3 months ago

That's a good question, I think the only coop games I know where you can die without ending the game are #Legendary Encounters: An Alien Deck Building Game where you get to become an alien and #Eldritch Horror where you just get a new character (but lose all your upgrades and equipment).

How do you feel about games where a player can effectively be eliminated by falling so far behind or have there options be limited to the point where they aren't making any real decisions?

3 months ago

Generally I'd say including player elimination is only appropriate if the game is short. King of Tokyo, for example.

3 months ago

I think that tends to be the consensus, what do you feel about games that give you something completely different to do upon being 'eliminated'?

3 months ago

Don't know that I've tried one, but it sounds like a good alternative.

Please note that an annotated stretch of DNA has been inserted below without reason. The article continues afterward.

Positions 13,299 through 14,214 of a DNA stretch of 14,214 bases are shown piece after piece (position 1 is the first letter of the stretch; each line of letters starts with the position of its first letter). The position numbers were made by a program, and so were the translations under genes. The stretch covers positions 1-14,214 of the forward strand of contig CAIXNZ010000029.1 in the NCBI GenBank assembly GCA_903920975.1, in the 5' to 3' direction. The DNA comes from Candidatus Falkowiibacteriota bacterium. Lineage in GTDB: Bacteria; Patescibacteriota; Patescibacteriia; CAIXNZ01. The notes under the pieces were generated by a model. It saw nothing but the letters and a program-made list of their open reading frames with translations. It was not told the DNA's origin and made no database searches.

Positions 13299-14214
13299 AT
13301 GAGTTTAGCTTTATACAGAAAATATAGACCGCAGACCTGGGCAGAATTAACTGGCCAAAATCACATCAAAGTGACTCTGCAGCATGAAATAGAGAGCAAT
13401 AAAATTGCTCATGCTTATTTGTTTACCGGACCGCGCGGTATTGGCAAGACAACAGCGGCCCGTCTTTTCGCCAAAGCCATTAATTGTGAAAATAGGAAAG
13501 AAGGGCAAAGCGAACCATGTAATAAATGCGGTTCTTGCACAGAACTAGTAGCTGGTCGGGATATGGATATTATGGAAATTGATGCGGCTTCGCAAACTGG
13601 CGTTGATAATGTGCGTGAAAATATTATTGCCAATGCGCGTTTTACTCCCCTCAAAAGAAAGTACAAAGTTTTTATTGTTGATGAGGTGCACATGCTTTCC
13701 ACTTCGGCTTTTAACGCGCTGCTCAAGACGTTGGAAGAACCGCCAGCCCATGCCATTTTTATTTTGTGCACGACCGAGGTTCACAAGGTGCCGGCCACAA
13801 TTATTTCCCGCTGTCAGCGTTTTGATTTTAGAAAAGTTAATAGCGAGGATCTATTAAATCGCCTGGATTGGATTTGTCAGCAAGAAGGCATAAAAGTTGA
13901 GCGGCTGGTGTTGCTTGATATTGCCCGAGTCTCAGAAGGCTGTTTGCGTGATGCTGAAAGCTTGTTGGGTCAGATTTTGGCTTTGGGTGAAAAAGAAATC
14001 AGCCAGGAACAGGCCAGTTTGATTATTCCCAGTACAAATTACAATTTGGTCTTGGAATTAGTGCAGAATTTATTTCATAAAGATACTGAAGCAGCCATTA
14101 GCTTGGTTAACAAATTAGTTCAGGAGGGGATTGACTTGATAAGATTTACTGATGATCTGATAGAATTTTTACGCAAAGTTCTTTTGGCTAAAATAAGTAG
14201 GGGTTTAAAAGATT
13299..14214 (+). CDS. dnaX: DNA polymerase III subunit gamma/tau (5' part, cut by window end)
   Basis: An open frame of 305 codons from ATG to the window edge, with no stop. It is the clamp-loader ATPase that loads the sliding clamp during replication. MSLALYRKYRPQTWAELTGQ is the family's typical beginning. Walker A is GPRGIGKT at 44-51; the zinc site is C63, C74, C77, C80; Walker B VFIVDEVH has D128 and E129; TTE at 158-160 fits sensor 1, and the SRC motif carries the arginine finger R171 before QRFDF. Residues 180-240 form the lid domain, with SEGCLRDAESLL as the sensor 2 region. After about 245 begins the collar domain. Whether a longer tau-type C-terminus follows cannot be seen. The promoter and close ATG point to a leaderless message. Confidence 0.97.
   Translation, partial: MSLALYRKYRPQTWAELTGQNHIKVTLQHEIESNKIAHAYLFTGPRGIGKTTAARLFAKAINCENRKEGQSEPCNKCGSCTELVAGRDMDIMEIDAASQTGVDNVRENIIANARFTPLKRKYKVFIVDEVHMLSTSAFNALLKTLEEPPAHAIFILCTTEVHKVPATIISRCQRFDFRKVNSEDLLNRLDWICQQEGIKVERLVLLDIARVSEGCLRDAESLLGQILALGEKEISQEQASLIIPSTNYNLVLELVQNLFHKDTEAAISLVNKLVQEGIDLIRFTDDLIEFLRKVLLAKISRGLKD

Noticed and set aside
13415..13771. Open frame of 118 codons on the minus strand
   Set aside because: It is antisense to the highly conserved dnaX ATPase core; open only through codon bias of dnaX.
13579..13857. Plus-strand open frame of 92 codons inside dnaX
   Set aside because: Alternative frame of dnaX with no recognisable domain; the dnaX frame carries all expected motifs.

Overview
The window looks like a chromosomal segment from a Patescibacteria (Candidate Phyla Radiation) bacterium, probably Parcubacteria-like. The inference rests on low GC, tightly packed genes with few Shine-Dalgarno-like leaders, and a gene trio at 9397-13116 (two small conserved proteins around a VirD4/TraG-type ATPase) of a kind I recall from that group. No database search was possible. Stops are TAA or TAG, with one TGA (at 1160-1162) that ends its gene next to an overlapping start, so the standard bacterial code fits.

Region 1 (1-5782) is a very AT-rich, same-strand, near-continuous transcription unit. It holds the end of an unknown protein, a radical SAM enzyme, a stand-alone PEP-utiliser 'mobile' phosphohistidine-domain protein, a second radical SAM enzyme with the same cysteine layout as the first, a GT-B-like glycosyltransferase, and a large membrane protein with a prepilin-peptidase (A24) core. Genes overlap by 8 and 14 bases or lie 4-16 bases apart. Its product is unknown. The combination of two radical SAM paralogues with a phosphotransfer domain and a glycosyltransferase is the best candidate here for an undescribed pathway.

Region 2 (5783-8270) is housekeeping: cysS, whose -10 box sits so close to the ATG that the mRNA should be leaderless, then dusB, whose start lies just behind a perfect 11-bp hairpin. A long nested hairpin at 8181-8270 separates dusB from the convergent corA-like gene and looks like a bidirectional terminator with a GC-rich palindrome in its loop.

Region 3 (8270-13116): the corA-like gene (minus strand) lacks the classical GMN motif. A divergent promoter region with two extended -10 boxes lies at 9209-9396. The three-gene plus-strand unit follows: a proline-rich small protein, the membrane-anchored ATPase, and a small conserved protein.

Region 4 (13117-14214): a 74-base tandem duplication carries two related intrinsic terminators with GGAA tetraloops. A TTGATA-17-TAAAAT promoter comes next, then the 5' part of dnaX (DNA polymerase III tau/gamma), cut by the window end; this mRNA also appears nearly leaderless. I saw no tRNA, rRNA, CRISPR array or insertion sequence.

Supporter3 months ago

First of all, let me just say that I find War on Terror's satire to be quite amusing. I've only played it 2 or 3 times, and it's probably been at least 10 years.... But I did think it was funny when I played it.

Secondly, I think player elimination is just fine, but it HAS to be a deliberate decision that furthers the game in some meaningful way. 

3 months ago

Yeah, I have only played it a couple of times, but thought that the implied commentary on imperialisim was pretty on the mark. Obviously it's worth being sensitive to who you introduce it to but from my perspective it is much less troubling than so many games that have you unironically playing empire. I also, think it has some pretty clever mechanics. Not a game I think I will play many times in my life but if some suggested #Risk I would probably recommend this as a more interesting version of that kind of game.

When you say 'deliberate' do you mean on the part of the designer or the players?

 

Supporter3 months ago

I suppose it could be easier, but I was specifically speaking in regards to the designer.

3 months ago

Gotcha, thanks